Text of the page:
Christmas is fast approaching. It’s going to be a bit different from usual this year anyway so why not go all the way and make it as climate friendly as possible!
There is a lot of pressure on us all to consume as much as possible at Christmas. The very best thing we can all do is just to be aware of that pressure to consume and try to think about every purchase and item we buy and ask ourselves is this really necessary? Do I really need this? Is there an alternative?
Real Tree or Fake Tree?
The real tree versus fake Christmas tree debate is one we hear every year. Which is best for a climate friendly Christmas?
If you already own a plastic tree then the best thing you can do is keep using it until it is completely worn out.
If you don’t already own a fake tree then a real tree is the way to go. It is best to buy a locally grown one. Christmas trees take around 8 – 12 years to grown and during that time are a good carbon sink, they are also a crop so will be replaced each time they are felled and don’t contribute to deforestation.
To go a step further you can rent a living potted tree from some places and return it after Christmas or keep your own potted one in the garden.
Check out this great article from the soil association for more details.
Presents are always a really tricky subject, buying second-hand is great for the planet but some people just don’t like giving or receiving second-hand presents. If you have family or friends who you think might be up for this maybe have a conversation and see if you can all buy second-hand for each other. Or you could tell your family and friends that you would be very happy with second-hand presents. If you aren’t up for second-hand maybe think about a no plastic rule instead?
Children’s toys like Lego sets or plastic toys and figures themed to TV programmes and films are readily available on lots of second-hand online marketplaces and are often far more affordable and in very good condition. Buying second-hand means you aren’t using more virgin plastic products and getting them shipped in from China.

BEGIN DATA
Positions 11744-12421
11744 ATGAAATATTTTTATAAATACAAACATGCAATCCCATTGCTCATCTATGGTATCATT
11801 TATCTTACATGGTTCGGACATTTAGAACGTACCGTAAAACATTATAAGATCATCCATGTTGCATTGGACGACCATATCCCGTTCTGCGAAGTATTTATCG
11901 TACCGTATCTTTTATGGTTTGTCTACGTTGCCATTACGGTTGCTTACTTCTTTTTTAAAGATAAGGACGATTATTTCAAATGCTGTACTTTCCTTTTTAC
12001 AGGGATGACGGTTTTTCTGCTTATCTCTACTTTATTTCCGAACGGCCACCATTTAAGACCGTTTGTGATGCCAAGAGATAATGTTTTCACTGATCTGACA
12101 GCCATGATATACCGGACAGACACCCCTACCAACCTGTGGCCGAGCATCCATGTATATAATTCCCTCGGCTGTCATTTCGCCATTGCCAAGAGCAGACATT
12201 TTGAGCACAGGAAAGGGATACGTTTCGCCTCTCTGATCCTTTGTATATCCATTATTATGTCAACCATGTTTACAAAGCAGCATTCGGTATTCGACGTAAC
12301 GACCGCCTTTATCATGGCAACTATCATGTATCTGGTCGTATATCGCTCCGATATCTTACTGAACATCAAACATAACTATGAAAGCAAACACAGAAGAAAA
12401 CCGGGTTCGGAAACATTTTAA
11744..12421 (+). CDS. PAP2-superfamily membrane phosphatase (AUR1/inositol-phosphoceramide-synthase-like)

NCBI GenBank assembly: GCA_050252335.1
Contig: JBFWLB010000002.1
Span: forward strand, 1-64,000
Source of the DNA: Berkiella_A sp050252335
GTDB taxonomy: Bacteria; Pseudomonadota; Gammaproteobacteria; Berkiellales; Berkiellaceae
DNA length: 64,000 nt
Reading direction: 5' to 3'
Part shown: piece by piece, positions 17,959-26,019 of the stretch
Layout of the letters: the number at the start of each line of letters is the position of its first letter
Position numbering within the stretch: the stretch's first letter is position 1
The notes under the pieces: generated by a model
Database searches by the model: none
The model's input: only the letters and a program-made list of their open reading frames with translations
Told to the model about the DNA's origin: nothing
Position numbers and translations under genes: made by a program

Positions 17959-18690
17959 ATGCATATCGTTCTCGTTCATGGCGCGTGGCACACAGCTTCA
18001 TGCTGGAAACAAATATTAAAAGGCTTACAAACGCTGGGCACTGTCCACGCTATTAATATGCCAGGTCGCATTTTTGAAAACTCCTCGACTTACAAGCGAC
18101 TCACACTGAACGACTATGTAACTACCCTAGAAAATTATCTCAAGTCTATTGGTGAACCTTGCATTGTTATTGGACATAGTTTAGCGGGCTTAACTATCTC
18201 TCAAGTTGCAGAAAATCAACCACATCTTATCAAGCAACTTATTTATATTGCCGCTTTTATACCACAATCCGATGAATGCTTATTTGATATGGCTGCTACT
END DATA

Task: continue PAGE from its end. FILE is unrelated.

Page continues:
Another climate friendly option is giving a voucher for a local experience or a local shop, business or restaurant.
Secret Santa is another climate friendly idea so you can get one person a really good quality present rather than lots of individual cheaper presents that might not be used as well.
Trying to support local shops and businesses and companies that are trying hard to reduce their own environmental impact.
Every year in the UK 227,000 miles of wrapping paper is thrown away rather than being re-used or recycled. Try to buy paper that can be recycled – The test is if it scrunches up into a tight ball it can be recycled, if it can’t be scrunched it generally can’t be recycled. Avoiding metallic paper and glittery paper also helps as these tend to include plastics.
Buying paper that is made from recycled paper and is recyclable is even better. This is often a brown paper based wrapping paper. Plain brown recycled paper is also a good option and good value to buy. It can look really great with a simple ribbon or can be decorated with reusable stamps or pens/paint. You can also buy biodegradable brown paper tape, regular tapes now mostly have plastic in them.
If you want to go all out you could try using old newspapers and magazines or even spare pieces of material that can be reused year on year.
It is so easy to over cater and over-eat at Christmas and end up with lots of food waste. Planning ahead to minimise food waste can really help. In terms of climate friendly food choices minimising meat intake is really important.
Where you are buying meat buying local high welfare options is great. If you are having a Christmas turkey there is so much you can do to use all of the animal right down to making stock with the bones and offal.
Wishing you a very Happy Christmas from Penicuik Carbon Challenge!